So, take for instance those two women I mentioned at the beginning of my post: they apparently expected (it seemed to me, at least) that I should be able to do what I normally do (on occasion)–drive long distances (60 minutes round trip), go to outings, and hang out with people for hours at a time–despite the fact that I’m very pregnant, and expecting this baby to be born in the next few weeks. And I have done those things while pregnant, before. But, now I’m wiser, and know that my body (and emotions, and mind) needs the relaxation of staying home, and staying away from the bustle, right now. Why can’t they understand that? They’ve been pregnant, too! But, I think it’s due to the feminist way of thinking that even Christian women have absorbed: thinking that to be pregnant is no big deal, and treating this stage of a woman’s life as if it were no different than any other time in her life, expecting her to be able to do everything that she would normally do, because, “We can do everything a man can do, even if we’re pregnant,” right? So, their attitude toward my wants and needs as a pregnant woman is unsympathetic. Feminism has caused women to be more hardened toward each other, and to underestimate the reality of the truly sensitive condition that we women find ourselves in during pregnancy. Not only that, but when men see that women don’t care that much about each other, then they too, start to think that pregnancy is not that big of a deal; they begin to treat women, not with more respect, but with more carelessness.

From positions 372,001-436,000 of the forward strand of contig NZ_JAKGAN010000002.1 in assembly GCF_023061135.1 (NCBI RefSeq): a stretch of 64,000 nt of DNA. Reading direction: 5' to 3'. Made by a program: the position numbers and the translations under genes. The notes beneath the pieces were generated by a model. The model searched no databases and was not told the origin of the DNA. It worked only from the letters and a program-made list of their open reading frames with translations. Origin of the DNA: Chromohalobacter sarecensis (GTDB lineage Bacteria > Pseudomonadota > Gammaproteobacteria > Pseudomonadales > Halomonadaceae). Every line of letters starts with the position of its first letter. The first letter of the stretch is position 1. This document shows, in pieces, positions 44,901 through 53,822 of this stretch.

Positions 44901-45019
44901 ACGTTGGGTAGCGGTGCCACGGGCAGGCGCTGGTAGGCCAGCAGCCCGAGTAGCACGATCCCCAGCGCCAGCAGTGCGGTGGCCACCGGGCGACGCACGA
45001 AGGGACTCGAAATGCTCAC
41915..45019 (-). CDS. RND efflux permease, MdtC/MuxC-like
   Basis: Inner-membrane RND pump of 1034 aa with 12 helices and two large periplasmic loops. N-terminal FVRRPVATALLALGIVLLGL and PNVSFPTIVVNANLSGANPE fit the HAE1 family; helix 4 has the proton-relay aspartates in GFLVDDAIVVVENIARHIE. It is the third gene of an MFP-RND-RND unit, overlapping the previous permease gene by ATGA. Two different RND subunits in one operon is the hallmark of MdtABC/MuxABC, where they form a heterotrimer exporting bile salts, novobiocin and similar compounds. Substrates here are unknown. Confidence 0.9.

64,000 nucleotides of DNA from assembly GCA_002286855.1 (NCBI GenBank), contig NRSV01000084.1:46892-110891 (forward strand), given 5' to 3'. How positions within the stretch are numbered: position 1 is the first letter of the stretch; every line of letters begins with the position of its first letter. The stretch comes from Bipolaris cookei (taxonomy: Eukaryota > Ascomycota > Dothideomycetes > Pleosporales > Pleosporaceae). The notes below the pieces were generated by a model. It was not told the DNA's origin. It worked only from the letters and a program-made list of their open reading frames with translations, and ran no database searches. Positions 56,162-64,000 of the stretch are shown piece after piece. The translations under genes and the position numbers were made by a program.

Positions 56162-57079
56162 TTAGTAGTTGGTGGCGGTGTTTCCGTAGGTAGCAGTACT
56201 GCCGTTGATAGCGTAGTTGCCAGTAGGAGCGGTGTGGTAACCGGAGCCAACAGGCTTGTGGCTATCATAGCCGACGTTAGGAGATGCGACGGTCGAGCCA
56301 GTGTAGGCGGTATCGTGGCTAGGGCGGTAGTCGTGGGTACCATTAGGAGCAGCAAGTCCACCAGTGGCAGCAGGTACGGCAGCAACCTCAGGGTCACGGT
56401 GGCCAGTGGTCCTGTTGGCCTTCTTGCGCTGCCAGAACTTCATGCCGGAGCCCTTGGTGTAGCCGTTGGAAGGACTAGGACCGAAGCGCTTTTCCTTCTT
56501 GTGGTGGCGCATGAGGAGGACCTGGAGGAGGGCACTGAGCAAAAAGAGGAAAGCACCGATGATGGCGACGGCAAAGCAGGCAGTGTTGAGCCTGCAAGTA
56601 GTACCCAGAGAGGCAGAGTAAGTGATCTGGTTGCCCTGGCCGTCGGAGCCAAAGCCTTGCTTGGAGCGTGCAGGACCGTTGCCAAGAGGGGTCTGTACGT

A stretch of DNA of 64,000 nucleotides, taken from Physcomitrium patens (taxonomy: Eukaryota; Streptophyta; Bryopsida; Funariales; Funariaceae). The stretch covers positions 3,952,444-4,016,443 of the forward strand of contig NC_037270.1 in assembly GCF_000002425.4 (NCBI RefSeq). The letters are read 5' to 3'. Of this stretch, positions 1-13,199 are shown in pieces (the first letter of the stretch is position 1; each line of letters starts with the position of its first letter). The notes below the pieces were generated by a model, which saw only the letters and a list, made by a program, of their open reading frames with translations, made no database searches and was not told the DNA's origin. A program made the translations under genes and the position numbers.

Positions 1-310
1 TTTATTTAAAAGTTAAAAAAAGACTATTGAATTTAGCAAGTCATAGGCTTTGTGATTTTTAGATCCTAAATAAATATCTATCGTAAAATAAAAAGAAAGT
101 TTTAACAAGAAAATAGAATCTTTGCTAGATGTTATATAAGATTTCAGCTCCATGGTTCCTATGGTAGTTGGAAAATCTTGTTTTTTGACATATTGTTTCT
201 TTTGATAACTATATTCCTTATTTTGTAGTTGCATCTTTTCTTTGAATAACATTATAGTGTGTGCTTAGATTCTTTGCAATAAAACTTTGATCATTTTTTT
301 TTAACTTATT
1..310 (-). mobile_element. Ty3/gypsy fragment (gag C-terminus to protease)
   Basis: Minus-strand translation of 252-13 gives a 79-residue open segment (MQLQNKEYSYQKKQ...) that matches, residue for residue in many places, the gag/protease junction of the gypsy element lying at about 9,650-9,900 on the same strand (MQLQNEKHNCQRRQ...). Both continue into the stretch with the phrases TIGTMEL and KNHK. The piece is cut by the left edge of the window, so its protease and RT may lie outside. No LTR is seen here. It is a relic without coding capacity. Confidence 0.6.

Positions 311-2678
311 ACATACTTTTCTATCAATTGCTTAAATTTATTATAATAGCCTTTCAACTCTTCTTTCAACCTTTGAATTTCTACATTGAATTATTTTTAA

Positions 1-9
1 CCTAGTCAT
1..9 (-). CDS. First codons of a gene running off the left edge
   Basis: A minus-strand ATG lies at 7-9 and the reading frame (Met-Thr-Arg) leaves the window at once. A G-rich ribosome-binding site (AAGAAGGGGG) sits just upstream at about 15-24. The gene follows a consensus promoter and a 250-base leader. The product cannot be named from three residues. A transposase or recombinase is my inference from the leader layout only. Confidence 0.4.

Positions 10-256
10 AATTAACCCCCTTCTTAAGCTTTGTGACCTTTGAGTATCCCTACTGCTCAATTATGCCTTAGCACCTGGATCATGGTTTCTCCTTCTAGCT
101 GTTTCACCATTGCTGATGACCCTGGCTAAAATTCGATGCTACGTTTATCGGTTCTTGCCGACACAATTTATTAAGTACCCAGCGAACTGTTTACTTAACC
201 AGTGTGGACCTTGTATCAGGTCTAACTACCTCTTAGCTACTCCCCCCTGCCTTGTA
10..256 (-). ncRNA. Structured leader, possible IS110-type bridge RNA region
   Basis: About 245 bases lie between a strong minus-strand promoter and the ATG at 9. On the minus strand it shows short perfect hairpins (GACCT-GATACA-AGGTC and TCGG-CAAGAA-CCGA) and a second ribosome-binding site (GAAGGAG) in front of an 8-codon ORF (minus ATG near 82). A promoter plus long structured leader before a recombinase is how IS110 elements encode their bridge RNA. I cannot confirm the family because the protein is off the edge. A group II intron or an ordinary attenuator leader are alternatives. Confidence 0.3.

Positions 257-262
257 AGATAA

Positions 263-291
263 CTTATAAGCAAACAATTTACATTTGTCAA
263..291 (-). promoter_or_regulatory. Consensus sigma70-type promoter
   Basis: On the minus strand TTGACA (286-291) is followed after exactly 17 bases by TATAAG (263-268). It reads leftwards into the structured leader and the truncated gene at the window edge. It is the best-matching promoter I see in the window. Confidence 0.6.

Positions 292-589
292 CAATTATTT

My husband has since changed his mind about pregnancy. Now, he’s the one who tells me I should stay home and take it easy. He sees how easily I become tired, and he is genuinely concerned for me. I love his compassion and care! Part of this change may have come about because I explained to him, at one point, that those women at his job probably get home absolutely dead tired from all that work while they’re pregnant, and probably go straight to bed as soon as they get in the door! I bet they don’t have the energy to cook dinner for their families or to spend time reading stories to their children, since all their effort has been expended trying to prove to the world, and to themselves, how tough they are, no matter how contrary to reality. But what happens in their homes after they get back from work is not what the rest of us see.